If the coupon sounds too good to be true, it probably is.

Coupons offering amazing deals at well-known stores are popping up periodically on Facebook. The logo looks real. And the deal looks even better.

Who wouldn't look twice at the promise of a coupon offering 50 percent off everything at a favorite national store? Or $100 off $120 of groceries at a supermarket chain? Just click on the link.

But this holiday season, shoppers need to take time for a reality check on some of those supposed great deals, which are really just scammers seeking personal information.

A friend realized she was headed for heartache this shopping season when she saw a post from a friend for a coupon for 50 percent off at Kohl's. Its pitch was like "Happy Thanksgiving from Kohl's."

Yet to get the supposed coupon, one had to click through a three-step process.

Step one: Share on Facebook. Step two: Like on Facebook.

Step three: Click here and take a survey, including a section that will ask for your personal information so you can be "sent" the coupon.

Know that even if you get suspicious, by the time you hit step three, you've already shared the link to your friends.

Supermarkets are caught up in this, too. Publix warned customers in Florida about a fake coupon with the Publix logo, offering $100 off grocery purchases of $120 or more.

Publix then warned its customers via Facebook that it had no such coupon and that a fraudulent one was circulating on social media.

In the past, Kroger has warned customers about an unauthorized "$250 Kroger gift card giveaway" circulating on Facebook. That "giveaway" offer had nothing to do with Kroger - just scammers trying another clever way to get personal information.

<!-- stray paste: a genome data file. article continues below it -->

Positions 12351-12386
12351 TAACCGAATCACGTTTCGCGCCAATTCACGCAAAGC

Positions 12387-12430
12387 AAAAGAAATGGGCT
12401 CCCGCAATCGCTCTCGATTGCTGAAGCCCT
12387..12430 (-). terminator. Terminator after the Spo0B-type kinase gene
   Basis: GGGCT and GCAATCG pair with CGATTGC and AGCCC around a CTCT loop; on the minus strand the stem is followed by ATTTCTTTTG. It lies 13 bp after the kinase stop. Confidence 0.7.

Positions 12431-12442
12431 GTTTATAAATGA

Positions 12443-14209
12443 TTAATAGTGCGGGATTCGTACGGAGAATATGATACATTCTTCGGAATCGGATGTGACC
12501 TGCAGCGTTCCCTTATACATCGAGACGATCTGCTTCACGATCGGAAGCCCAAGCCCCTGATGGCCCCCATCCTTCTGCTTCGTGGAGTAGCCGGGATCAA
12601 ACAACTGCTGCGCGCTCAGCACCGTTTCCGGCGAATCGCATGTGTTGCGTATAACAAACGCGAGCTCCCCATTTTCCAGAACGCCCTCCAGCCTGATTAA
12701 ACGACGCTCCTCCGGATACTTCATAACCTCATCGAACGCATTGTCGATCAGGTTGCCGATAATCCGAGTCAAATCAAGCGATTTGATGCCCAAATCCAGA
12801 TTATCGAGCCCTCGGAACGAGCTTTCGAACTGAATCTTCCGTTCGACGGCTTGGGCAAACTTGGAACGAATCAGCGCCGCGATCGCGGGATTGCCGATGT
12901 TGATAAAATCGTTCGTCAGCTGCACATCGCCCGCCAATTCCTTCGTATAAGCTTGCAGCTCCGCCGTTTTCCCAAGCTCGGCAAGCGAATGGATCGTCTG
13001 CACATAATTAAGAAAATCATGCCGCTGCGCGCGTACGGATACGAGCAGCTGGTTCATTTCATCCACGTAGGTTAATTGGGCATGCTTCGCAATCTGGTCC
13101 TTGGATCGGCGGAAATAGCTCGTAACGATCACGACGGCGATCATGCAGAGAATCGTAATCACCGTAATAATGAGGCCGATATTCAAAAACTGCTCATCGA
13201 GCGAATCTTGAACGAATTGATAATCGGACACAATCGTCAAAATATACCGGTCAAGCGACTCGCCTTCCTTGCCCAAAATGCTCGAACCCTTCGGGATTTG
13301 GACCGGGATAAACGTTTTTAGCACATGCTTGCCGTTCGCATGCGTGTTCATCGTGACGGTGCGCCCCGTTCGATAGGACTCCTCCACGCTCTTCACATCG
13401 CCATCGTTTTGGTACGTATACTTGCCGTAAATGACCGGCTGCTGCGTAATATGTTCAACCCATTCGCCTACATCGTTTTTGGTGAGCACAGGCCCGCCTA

"When we see scams like this," said Keith Dailey, Kroger's media relations director, "we recommend not engaging with the offer or providing any personal information. And we immediately contact Facebook (or the relevant social media site) in an attempt to have the fake offer removed."

Social-media sites have been inundated with coupon offers claiming consumers can obtain an extremely high-value coupon at many locations, said Cindy Livesey, who runs a website called Living Rich With Coupons.

She said the fake coupons had targeted customers of big chains, including Aldi, Kohl's, Target, and ShopRite.

Even when people take that survey, she said, most consumers never get a shot at actually receiving any high-value coupon.

One offer for a grocery chain promised a $100 coupon when $75 was spent.

"That alone should put up some red flags," Livesey said, "as no store will give you more off than you actually spend."

She suggests taking time to do a Google search if an offer doesn't seem right. Many times, you can spot complaints online about the same fraudulent offer or a similar type of so-called deal.

Facebook said that many times some of these coupon scams occur only for short periods of time because dedicated teams are working to block them.

"We've also obtained nearly $2 billion in legal judgments against spammers to keep them off our platform," said Melanie Ensign, a Facebook spokeswoman. She suggests that consumers can run the Security Checkup and Privacy Checkup on Facebook to protect their accounts and personal information.

The Coupon Information Center, an industry group based in Naples, Fla., that fights coupon fraud, advises consumers to avoid downloading Internet coupons.

"If a friend emails you coupons, especially high-value or free product coupons, the coupons are most likely counterfeit," a statement on the industry site reads.

Bud Miller, executive director of the center, said the scams using fake coupons on Facebook can use surveys to get personal information for ID theft. Or in some cases, malicious software can be downloaded onto your computer if you click on a link.

He said fraud can range from fake coupons being posted and shared to people selling stolen or counterfeit coupons through closed or secret Facebook groups.

Recently, some counterfeit coupons involved specific products, such as Coca-Cola soft drinks or Kellogg Eggos.

His top tip: Never pay money for a coupon. For example, eBay does not allow the sale of various types of coupons, including coupon inserts found in newspapers and electronically scanned coupons.

Another idea: Go to a store's website directly if you think there's a legitimate coupon out there. Plenty of real coupons exist in newspapers and on store websites, especially during the holiday shopping season.